Tuesday, August 28, 2012
Mayor Tom Weisner Looks the Other Way on Illegal Video Gambling in Aurora, But Wants Political Mafia to Have a Cut of Revenue and Everyone to Drink Alcohol
Since 2005, Aurora Mayor Tom Weisner has knowingly and intentionally looked the other way on various clubs, establishments and entities in the city having video gaming (gambling) machines in operation.
A representative of one of those clubs, who asked not to identify the location, said "the mayor comes to drink here as do lots of city officials, even cops and politicians. Of course, they know what's going on."
When the State of Illinois passed legislation to make it lawful and regulate entities to install video gambling machines, it left it up to municipalities and unincorporated areas of counties to decide on their own whether to introduce it.
In Aurora, it's been going on all along. Now, the only difference is that the political mafia and government will get a cut of it.
But, why has it been going on in Aurora without any interference from the city?
The club representative said "you'll have to ask the mayor, but well, we take care of them."
Aurora wants to give entities with liquor licenses an opportunity to get up to 5 machines. So, what happens if an ice cream place or Jamba Juice wants to have the machines?
Sorry, no video gaming machines for you. Alcohol is required to be mixed with gambling and government.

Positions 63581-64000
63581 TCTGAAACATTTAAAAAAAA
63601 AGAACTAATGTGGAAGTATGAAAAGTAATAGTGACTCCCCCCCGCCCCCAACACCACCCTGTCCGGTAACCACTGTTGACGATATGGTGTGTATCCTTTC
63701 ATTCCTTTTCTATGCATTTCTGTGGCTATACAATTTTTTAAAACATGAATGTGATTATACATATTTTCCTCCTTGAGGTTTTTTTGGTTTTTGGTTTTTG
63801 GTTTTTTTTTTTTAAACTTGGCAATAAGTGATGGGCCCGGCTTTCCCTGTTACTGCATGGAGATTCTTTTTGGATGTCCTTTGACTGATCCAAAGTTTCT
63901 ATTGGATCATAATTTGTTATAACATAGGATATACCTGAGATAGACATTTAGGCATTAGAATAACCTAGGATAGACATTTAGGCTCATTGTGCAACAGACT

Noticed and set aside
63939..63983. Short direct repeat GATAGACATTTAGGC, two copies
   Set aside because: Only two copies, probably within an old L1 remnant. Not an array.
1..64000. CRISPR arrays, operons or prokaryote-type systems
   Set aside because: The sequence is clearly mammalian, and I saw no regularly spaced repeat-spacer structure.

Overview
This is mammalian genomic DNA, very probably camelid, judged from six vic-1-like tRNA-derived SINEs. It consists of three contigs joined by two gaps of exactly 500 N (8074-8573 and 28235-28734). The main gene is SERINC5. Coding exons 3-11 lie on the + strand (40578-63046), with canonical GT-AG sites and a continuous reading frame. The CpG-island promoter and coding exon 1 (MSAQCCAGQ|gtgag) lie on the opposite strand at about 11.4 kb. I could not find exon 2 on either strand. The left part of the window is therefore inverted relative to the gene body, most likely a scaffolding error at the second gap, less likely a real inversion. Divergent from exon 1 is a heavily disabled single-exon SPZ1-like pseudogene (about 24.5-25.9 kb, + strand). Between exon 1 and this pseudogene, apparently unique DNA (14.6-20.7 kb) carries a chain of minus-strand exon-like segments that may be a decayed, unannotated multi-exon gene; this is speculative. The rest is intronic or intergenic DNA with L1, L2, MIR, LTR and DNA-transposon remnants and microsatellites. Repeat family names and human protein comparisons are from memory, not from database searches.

(we pause our story for a moment so Weisner can refill his drink...he'll have another tall one)
Meanwhile, the city's finance head, Brian Caputo, who has rubber-stamped all kinds of financial projections in recent years as he mumbles "hocus-pocus" before presenting them, says Aurora will get over $550,000 per year in revenue by regulating video gaming units.
OneMan breaksdown the numbers...
Lets run some numbers...
5% of the revenue will go to the city. So for the city to get $555,000 a year there would have to be $11,000,000 in revenue from video gaming in the city (555,000 is 5% of $11,000,000)
Keep in mind $11,000,000 is a revenue number, so lets figure out what the gross betting would need to be.
Assuming a 90% payoff (the state minimum is 80% so I am going to go into the middle), this is a bit below the rate for most Illinois casinos in terms of slot machines (at least using those numbers)
So $11,000,000 is 10%, the other 90% is returned to players as winnings. So to get a $11,000,000 revenue you have to $110,000,000 million 'played' a year or $301,3770 a day 365 days a year.
So this is where things get even more interesting in my opinion. Lets assume the average bet is $.25 so to get to $110,000,000 in play you would have to have 440,000,000 plays a year, that's right a bit short of half a billion video poker plays.
Or assume that each facility is open for gaming 18 hours a day, 365 days a year or 394,200 minutes a year, so divide 440,000,000 by 394,200 you get 1,116 plays every minute of for 18 hours a day 365 days a year.
A skilled player, playing fast appears to be able to play about 80 hands a minute, a normal person lets say a hand every 3 seconds (a guess but a rational one) so about 20 a minute.
$110,000,000 by 394,200 or every minute $279.05 would have to be bet, 18 hours a day, 365 days a year.
Let's just use the $11,000,000 number (revenue) and 127,575 (the number of people in town 21 and older from to 2010 census) video poker has to take $86.22 from every adult in town for the city to get it's $550,000
Finally lets use the gross number $110,000,000 and 127,575 with you have to have $862.23 bet by every adult in town.
You planning to put $862.23 in a video poker in town, because I know I am not...
NOTE: The Aurora City Council will consider video gaming tonight at 6pm at City Hall.